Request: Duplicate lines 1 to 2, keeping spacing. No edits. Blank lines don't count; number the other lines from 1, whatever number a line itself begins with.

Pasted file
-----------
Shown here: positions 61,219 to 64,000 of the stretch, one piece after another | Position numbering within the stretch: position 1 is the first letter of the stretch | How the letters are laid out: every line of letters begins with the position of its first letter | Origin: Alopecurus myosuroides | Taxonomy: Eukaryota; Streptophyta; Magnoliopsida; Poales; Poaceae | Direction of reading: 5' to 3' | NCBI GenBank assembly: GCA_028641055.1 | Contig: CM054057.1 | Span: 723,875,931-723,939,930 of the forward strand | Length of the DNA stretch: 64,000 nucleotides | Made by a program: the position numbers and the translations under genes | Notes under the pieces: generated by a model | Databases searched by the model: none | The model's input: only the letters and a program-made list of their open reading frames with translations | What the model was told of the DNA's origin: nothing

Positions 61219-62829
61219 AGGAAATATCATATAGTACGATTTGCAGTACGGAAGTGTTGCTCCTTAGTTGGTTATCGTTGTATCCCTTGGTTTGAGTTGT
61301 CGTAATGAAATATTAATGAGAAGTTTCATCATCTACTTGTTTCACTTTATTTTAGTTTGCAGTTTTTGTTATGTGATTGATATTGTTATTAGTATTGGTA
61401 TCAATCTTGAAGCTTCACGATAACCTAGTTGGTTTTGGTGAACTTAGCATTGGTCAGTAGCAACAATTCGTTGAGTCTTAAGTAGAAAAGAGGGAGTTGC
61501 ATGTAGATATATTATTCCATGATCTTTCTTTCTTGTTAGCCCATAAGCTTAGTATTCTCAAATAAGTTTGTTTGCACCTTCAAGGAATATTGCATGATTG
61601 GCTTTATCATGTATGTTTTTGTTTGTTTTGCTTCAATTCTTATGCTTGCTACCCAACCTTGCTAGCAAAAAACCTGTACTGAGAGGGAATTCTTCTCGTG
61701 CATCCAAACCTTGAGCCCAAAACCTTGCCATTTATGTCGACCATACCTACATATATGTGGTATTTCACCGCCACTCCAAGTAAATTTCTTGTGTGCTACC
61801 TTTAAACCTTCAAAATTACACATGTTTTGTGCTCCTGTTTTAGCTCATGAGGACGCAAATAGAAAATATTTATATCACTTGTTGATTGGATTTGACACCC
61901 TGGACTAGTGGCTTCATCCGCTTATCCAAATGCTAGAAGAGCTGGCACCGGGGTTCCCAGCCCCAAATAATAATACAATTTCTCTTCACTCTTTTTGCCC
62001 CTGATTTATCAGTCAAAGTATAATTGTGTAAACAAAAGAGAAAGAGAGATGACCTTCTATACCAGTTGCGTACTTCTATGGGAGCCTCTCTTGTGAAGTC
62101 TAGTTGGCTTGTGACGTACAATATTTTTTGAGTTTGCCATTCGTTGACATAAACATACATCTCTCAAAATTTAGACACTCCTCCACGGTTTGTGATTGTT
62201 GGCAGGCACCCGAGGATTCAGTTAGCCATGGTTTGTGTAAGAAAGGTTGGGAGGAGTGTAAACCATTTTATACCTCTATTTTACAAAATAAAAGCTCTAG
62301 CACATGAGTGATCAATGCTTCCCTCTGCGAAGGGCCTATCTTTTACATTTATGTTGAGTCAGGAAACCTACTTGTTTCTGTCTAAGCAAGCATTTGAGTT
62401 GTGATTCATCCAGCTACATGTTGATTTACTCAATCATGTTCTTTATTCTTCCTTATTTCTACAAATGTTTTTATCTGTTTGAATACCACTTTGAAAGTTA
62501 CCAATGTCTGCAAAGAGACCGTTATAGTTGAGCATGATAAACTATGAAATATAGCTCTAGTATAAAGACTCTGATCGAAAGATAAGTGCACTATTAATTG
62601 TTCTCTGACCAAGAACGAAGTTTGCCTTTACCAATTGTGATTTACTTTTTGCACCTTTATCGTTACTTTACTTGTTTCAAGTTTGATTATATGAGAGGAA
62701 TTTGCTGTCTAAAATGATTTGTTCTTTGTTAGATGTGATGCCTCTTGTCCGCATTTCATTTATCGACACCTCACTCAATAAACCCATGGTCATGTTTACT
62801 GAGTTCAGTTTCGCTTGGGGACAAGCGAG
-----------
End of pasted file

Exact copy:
Shown here: positions 61,219 to 64,000 of the stretch, one piece after another | Position numbering within the stretch: position 1 is the first letter of the stretch | How the letters are laid out: every line of letters begins with the position of its first letter | Origin: Alopecurus myosuroides | Taxonomy: Eukaryota; Streptophyta; Magnoliopsida; Poales; Poaceae | Direction of reading: 5' to 3' | NCBI GenBank assembly: GCA_028641055.1 | Contig: CM054057.1 | Span: 723,875,931-723,939,930 of the forward strand | Length of the DNA stretch: 64,000 nucleotides | Made by a program: the position numbers and the translations under genes | Notes under the pieces: generated by a model | Databases searched by the model: none | The model's input: only the letters and a program-made list of their open reading frames with translations | What the model was told of the DNA's origin: nothing

Positions 61219-62829